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Why would anyone threaten to poison the Mets?

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A man who repeatedly threatened Mets players and staff has been given his sentence. The second part of that sentence is more surprising than the first.

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These are great times for people that act like severely infected a-holes on the internet, at least to the extent that such people can ever really have a great time, what with the severity of the infection and all. Still, this is about as good as these particular severely infected a-holes have ever had it. Seemingly positive technological advances have ensured that there are now more ways for one severely infected a-hole to be worse to more people than ever before. Large swathes of virtual real estate have been ceded to the severely infected a-hole community, in which real estate that community can discuss the specifics of their infections, blame various parties, and so on.

These are crowded, lonely spaces; if they were real, the smell of abused terrycloth and defeated carpeting and ambient soul-deep dudestink would be stifling. Every now and then, the blinds fly open on one of these rooms and the pale seething mass within is revealed and recoils, hissing -- like bloated hairless cats, like lumpy vampires booming "get some" into $230 gaming headsets, like Lenny from "The Simpsons" whinging "please don't tell anyone how I live" when the walls of his house fall down, pick your simile. And then everyone sees what's going on in there, hears the various batshit boiling-mad monologues about whatever the hate-totem in that particular room is, and just -- backs -- away, content to let whatever's happening in that room go on happening, so long as it remains in that room, or at least doesn't happen to us.

This isn't a bad thing, necessarily, provided that everyone leaves everyone else alone; the difference between a respectful distance and a disgusted one is mostly a matter of aesthetics. This seems to be more or less how everyone dealt with Aryn Leroux, a man from Connecticut who fantasized about torturing and murdering members of the Mets front office and threatened a number of Mets players on Twitter, right up until he was arrested for it last October. Leroux's behavior began as that of a disgruntled fan with moderate to severe boundary issues, and eventually ranged into the darker turf of terroristic threats. The team took him seriously -- he was especially fond of talking about poisoning the food in the home team's locker room -- and brought formal charges.

On Friday, Leroux was given a 90-day suspended sentence, and instructed to have no interaction with Mets officials, ex-Met Justin Turner, or Turner's girlfriend, all of whom he threatened online. He can't go to Citi Field, either, although that part of the punishment seems almost cosmetic. Leroux's threats and general sour weirdness seem purely and perfectly in keeping with a way of being and acting that is more or less exclusive to the circa-now Internet. His sentence places no restrictions on what Leroux can or can't do online.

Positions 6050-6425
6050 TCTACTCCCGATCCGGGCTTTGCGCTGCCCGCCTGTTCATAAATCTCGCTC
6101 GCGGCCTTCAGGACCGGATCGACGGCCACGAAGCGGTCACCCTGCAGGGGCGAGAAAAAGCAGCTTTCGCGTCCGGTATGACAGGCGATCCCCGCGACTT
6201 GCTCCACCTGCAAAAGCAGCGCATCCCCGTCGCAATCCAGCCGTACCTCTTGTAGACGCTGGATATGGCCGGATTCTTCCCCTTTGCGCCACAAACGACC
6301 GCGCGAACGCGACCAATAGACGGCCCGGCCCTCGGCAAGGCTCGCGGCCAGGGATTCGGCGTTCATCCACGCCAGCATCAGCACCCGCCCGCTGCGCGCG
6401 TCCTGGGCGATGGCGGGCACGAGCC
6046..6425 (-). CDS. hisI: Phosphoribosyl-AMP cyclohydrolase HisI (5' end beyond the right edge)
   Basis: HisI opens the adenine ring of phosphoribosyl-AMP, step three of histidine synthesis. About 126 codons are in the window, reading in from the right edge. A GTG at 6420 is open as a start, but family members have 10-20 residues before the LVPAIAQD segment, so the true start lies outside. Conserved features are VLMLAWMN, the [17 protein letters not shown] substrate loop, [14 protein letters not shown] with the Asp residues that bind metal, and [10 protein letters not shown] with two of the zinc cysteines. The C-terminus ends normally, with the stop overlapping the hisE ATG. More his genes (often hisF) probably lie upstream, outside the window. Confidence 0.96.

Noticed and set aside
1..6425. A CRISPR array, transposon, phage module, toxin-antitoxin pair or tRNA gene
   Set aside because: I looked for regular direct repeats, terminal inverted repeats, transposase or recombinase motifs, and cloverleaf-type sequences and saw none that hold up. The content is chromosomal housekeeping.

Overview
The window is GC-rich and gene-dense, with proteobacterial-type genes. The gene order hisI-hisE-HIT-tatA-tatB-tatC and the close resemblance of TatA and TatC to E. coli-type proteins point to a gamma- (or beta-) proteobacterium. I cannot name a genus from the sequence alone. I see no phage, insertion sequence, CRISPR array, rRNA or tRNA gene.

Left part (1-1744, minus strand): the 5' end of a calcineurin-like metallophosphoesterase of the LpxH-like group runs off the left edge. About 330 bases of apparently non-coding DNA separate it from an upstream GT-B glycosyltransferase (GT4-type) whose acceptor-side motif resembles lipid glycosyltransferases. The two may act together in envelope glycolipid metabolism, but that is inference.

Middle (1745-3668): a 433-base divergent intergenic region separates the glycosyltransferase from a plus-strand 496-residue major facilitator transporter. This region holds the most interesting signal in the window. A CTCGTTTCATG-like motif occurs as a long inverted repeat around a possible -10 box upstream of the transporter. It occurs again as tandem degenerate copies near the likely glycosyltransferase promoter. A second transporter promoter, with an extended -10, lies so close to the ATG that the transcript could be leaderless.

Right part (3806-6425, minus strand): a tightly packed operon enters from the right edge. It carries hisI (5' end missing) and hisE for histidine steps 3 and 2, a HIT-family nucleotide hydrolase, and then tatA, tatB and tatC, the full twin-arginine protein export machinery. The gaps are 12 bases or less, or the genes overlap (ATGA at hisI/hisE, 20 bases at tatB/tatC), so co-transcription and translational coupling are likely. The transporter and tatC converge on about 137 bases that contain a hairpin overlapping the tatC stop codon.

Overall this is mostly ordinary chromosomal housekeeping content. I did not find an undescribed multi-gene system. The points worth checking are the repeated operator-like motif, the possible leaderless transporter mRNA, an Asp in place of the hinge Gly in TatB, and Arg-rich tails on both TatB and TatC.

It is always shocking when some Kasper Hauser-y refugee from those other pissed-off virtual worlds washes up in ours, flat-affected and strange and so, so much angrier than anyone ever suspected. Recently, in the wake of some supremely tragic and awful things in the non-virtual world, these refugees have confronted the rest of us -- who are different mostly in that we are only really more prosaically fucked-up, more diverse or understated in our hang-ups -- with a worldview that is disordered in a strangely and frighteningly logical way.

It's tough to know how to engage a moral universe held in place by a metastatic and rageful narcissism.

Still, it's tough to know how to engage a moral universe that has been meticulously reordered so that it orbits the multiply-aggrieved individual in question, a whole tiny cosmos held in place by a metastatic and rageful narcissism. These worlds are distinct to and defined by their creators, but each comes complete with its own cockeyed gravitational field and graven commandments and various vicious codes.

The shock at being confronted with all this weird vengefulness -- the realization of what a crazy thing these guys were building in there, all alone even while surrounded by the seemingly like-minded -- is now as familiar as the clockwork uglinesses that come of it, and neither is a great feeling, to be honest. It makes even an active citizen of the Internet feel not just old, but so incredibly tired. There is a futile bottomlessness to the prospect of scaling Elliot Rodger's personal mountain of murderous umbrage, or the idea of the long slog through whatever derp-o upside-down righteousness powers the awful and persistent harassment of women online, or the thought of diving into the murky depths of the part of the internet dedicated to the retroactive justification of an unarmed teen's death in Ferguson, Mo.

We all want a home, we all seek community; these are human things, and blameless. More than that, this impulse can help us be good, and the communities we seek and find and make can be a way into our finer and greater-hearted qualities. But rotten communities nurture rotten values, and these recent concurrent eruptions of curdled male rage, online and off, suggest that there are a lot of things wrong in a great many of these uninvestigated rooms, and that there are both more of them and more angry people in them than we knew, or hoped.

This does not sound like a golden age for those livid isolates or anyone else, but there is one way in which it indisputably is, at least for them. We have done better at figuring out ways to be horrible to other people on the internet than we have at figuring out how to regulate any of that; there isn't broad agreement as to whether any of it should be regulated at all. The conversation about it, such as it exists, is high-minded and academic in some corners, and vicious and defensive and self-justifying in the main. In the meantime, a long and savage status quo spools out, one hothouse-raised brutality at a time.